A bright flash of light shot in front of his eyes. At first he thought someone had pointed one of the monstrous stage lights directly on his face, but then the light split up and formed little lightning bolts. It felt like they were inside his head. They darted around like a swarm of confused stars. And before he knew it . . . they were gone. Leaving only darkness behind.
Pain exploded in his head like a bomb, and he felt his body go limp.
Something was wrong.
His fingers were shaking uncontrollably. He could hardly hold on to the Difficulty, and the glow that had surrounded it an instant before was gone.
Something was very wrong.
His whole body started shaking, and he couldn’t control it anymore. His hands were so cold he could hardly feel them.
Then an image flashed in front of his eyes. It was like he was standing in a large cave where a huge glowing golden ring levitated in front of him.
And then William was back in the TV studio.
He looked down at the cylinder. He tried to hold on, but the cylinder slipped out of his numb fingers and dropped to the floor as if in slow motion. William watched in shock as the device hit the floor and shattered.
He stared in confusion at all the pieces lying on the floor in front of him.
The Difficulty was broken.
William looked up and then out at the audience. He could see people leaning over and whispering to each other. He reached for his head and looked up at Hansen, who was holding the two pieces of his toy up in triumph.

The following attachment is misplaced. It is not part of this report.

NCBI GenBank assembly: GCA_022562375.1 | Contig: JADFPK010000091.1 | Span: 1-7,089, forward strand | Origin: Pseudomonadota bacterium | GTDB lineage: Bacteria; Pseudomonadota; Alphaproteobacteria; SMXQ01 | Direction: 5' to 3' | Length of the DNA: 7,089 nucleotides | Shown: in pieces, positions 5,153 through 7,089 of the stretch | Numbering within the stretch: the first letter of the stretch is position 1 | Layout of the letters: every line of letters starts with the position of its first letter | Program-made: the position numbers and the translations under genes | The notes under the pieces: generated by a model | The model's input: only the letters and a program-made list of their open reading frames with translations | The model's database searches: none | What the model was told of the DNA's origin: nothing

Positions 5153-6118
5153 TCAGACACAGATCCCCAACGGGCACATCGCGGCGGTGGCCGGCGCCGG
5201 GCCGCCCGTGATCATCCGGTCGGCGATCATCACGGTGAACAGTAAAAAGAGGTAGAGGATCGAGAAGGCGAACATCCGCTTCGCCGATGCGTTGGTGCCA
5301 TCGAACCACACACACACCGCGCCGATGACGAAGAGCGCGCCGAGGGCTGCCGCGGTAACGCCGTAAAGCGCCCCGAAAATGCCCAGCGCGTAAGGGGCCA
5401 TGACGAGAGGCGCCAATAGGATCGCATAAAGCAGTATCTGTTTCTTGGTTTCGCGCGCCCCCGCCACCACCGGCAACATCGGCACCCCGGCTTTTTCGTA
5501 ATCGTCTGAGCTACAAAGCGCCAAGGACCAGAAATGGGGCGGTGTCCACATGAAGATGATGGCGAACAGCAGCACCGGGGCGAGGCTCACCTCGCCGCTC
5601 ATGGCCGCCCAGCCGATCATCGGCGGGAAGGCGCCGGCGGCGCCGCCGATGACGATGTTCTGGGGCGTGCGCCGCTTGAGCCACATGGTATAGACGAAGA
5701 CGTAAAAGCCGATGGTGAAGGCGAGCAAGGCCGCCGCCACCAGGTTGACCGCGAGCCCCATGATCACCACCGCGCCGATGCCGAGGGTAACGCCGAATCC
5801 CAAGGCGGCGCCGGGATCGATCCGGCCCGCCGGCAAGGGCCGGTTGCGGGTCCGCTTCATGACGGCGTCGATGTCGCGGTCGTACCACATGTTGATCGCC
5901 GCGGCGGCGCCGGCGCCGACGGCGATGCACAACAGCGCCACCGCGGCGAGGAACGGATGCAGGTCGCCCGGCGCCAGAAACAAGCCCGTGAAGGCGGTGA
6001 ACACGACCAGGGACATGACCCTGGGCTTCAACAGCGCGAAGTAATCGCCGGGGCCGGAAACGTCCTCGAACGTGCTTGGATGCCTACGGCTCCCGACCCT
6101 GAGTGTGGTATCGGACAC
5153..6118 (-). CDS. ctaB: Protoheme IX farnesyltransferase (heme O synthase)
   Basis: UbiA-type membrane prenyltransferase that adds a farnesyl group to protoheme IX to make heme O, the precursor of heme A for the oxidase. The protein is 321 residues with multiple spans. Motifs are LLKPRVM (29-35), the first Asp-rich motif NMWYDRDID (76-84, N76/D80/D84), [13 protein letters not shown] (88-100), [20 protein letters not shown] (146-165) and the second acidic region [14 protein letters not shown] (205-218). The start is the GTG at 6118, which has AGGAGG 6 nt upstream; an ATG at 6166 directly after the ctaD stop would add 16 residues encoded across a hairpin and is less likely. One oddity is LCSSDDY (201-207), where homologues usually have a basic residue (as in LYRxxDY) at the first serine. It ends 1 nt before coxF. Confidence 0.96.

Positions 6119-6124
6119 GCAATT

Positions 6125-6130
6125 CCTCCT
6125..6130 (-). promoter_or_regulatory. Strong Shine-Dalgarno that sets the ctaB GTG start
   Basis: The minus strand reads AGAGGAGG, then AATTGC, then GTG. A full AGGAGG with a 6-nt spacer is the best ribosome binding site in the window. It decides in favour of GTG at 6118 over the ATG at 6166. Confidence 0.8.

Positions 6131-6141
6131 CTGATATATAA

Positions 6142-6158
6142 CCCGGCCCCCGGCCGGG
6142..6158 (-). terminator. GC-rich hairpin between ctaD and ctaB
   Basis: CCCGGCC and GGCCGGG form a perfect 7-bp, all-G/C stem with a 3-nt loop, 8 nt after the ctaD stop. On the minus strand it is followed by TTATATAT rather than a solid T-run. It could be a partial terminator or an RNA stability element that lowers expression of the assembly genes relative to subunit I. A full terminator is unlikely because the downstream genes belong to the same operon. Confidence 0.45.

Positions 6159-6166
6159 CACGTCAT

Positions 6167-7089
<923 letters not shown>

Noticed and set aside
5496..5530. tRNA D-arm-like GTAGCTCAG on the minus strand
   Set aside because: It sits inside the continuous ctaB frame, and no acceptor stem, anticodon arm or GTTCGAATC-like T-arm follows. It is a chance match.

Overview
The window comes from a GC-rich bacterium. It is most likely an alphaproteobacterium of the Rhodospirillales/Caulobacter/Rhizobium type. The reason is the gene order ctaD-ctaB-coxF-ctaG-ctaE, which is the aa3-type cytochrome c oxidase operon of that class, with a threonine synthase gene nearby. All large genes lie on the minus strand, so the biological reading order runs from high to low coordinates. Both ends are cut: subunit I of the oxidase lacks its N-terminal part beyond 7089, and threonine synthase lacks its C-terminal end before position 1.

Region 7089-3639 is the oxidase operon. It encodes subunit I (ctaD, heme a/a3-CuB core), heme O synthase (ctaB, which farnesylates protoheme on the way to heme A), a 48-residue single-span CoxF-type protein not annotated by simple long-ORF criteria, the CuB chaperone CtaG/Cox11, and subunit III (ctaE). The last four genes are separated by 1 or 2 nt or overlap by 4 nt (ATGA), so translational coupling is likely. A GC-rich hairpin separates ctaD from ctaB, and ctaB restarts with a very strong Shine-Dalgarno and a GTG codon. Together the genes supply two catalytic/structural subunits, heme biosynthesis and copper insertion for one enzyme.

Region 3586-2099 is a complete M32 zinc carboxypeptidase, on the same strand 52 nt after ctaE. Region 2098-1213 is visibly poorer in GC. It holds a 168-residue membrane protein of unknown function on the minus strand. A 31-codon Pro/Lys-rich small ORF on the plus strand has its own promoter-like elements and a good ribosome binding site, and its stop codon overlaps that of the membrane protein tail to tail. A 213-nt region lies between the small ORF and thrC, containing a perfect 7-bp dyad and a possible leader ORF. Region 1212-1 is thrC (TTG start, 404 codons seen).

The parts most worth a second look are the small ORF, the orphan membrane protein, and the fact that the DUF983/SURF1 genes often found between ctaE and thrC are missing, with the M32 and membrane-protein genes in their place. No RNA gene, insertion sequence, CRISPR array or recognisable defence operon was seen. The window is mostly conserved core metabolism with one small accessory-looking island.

It had split in two. He’d solved it.
Hansen started hopping around like a deranged kangaroo, gloating: “I WON! I WON! I BEAT WILLIAM WENTON!”
Bobbie Peers graduated from the London Film School in 1999 (known as the London International Film School at the time), and has since worked as a director, writer, and illustrator. His first short film, Sniffer, received the Palme d’Or for Best Short Film in Cannes 2006. In 2014, he made his feature film debut with The Disappearing Illusionist. He is the author of the William Wenton series.
" . . . this series opener is a gripping story from early on, and the wonky twists and turns ramp up the excitement as readers learn more about William’s family and this crazy metal at the core of the drama. . . . any kid who likes ciphers and codes will be drawn in, and there’s plenty here to lure them back for the next outing."" -
– BCCB on Book 1, William Wenton and the Impossible Puzzle
"Part “Alex Rider,” part “Artemis Fowl,” part Da Vinci Code for kids, this title will captivate action and mystery enthusiasts."
– School Library Journal on Book 1, William Wenton and the Impossible Puzzle
"Peers’ first novel follows the pattern of many such school and adventure stories—think Hogwarts with robots and carnivorous robotic plants—but there are plenty of twists to keep readers guessing. Appealing, resilient William makes realistic mistakes in judgment that often test that resilience. The crisp narrative will appeal to readers of different levels, and more adventures involving William Wenton will be welcome."
– Booklist on Book 1, William Wenton and the Impossible Puzzle